State

He was once a jail guard. Now he’s going to prison for beating an inmate.

A former supervisory deputy at the jail in Perry County has been sentenced to nine years in prison in connection with an assault on an inmate.

Kevin Eugene Asher must serve at least 85 percent of the sentence. There is no parole in the federal court system, but inmates can cut as much as 15 percent off their sentences through good conduct.

U.S. District Judge Karen K. Caldwell sentenced Asher on Thursday.

Asher was convicted in April of violating an inmate’s rights by beating him and writing a false report to cover up the crime.

The attack happened in November 2012 at the Kentucky River Regional Jail in Hazard and involved an inmate named Gary Hill, a disabled miner who had been arrested on disorderly conduct and other charges.

Hill got angry when jail authorities wouldn’t let him make a telephone call and tried to flood the floor of his cell with water from the sink, according to court records.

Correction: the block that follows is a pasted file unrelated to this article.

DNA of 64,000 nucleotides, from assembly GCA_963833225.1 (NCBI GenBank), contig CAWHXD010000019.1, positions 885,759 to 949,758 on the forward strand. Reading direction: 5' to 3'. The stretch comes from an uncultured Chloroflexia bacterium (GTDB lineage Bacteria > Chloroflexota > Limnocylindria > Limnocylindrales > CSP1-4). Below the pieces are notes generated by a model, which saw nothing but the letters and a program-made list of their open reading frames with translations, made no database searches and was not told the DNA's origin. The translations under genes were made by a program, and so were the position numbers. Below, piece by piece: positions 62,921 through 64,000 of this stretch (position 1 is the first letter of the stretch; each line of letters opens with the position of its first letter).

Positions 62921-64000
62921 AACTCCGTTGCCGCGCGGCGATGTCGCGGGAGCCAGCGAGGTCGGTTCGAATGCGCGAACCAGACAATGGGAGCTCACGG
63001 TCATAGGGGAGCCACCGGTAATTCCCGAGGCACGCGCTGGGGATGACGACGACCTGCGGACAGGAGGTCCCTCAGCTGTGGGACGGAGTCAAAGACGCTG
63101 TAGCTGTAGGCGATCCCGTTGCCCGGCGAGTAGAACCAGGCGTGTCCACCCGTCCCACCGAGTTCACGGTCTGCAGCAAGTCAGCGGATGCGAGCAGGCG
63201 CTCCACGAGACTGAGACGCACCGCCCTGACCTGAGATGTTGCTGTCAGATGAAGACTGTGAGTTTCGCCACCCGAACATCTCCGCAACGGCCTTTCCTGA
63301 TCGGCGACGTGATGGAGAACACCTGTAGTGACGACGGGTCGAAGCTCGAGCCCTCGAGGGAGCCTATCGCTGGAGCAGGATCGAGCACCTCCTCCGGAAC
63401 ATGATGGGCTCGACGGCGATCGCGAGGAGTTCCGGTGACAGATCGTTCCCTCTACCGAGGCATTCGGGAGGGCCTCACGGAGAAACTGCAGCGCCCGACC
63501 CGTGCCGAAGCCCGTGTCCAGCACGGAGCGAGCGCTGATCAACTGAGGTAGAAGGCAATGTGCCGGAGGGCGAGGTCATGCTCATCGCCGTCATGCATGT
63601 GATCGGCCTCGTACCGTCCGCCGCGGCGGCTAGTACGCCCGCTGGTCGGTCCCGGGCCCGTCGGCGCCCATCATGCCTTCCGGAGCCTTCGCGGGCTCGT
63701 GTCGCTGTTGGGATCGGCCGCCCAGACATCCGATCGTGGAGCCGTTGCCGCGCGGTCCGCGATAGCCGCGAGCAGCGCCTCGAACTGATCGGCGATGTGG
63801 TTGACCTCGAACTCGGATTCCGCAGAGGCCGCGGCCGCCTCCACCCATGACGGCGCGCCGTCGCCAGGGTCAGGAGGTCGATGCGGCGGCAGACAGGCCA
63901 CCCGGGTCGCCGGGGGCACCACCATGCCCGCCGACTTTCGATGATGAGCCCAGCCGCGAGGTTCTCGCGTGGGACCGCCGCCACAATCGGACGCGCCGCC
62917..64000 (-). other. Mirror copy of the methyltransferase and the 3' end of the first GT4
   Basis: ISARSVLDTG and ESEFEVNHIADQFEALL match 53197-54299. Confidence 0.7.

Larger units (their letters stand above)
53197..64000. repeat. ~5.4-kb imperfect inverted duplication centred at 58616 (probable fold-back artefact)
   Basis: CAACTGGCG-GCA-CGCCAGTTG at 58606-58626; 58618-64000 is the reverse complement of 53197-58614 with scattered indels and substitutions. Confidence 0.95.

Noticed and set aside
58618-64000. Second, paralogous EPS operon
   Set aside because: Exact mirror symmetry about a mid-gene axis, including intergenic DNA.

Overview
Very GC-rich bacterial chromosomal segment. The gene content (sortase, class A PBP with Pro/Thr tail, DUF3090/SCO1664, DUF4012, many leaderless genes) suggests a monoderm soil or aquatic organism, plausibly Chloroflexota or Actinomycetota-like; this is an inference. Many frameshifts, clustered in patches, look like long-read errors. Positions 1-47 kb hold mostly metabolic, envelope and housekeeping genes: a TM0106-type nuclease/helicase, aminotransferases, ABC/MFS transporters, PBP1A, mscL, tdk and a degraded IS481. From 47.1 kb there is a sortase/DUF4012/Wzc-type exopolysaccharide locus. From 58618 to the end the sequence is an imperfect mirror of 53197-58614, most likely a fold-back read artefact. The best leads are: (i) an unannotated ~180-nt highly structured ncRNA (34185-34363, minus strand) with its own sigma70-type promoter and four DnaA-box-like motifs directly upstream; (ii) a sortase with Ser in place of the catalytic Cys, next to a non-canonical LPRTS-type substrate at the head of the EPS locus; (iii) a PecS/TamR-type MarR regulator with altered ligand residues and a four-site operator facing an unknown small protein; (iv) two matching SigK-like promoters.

Another supervisory deputy jailer, Damon Wayne Hickman, knocked Hill to the floor, according to court records.

Hickman and Asher were charged with kicking Hill several times while he was on the floor.

When Hill told the two they would be in trouble for assaulting him, Hickman and Asher allegedly showed him the insignias on their uniforms and told Hill they were “the law” and could do what they wanted, Assistant U.S. Attorney Hydee Hawkins said in one court document.

Asher was charged with writing a false report saying that Hill had acted aggressively toward officers before slipping on the wet floor, according to one motion.

Hickman pleaded guilty in a separate case last year to beating another inmate in July 2013 named Larry Trent, who died a few hours later. He has not been sentenced.

Asher’s attorney, David S. Hoskins, argued in one motion that Hickman was lying about Asher’s involvement in the assault in order to get a lesser sentence. But Hawkins said in a motion that Asher and Hickman “inflicted senseless violence” on Hill.

Hoskins said Asher maintains his innocence and will appeal the conviction.

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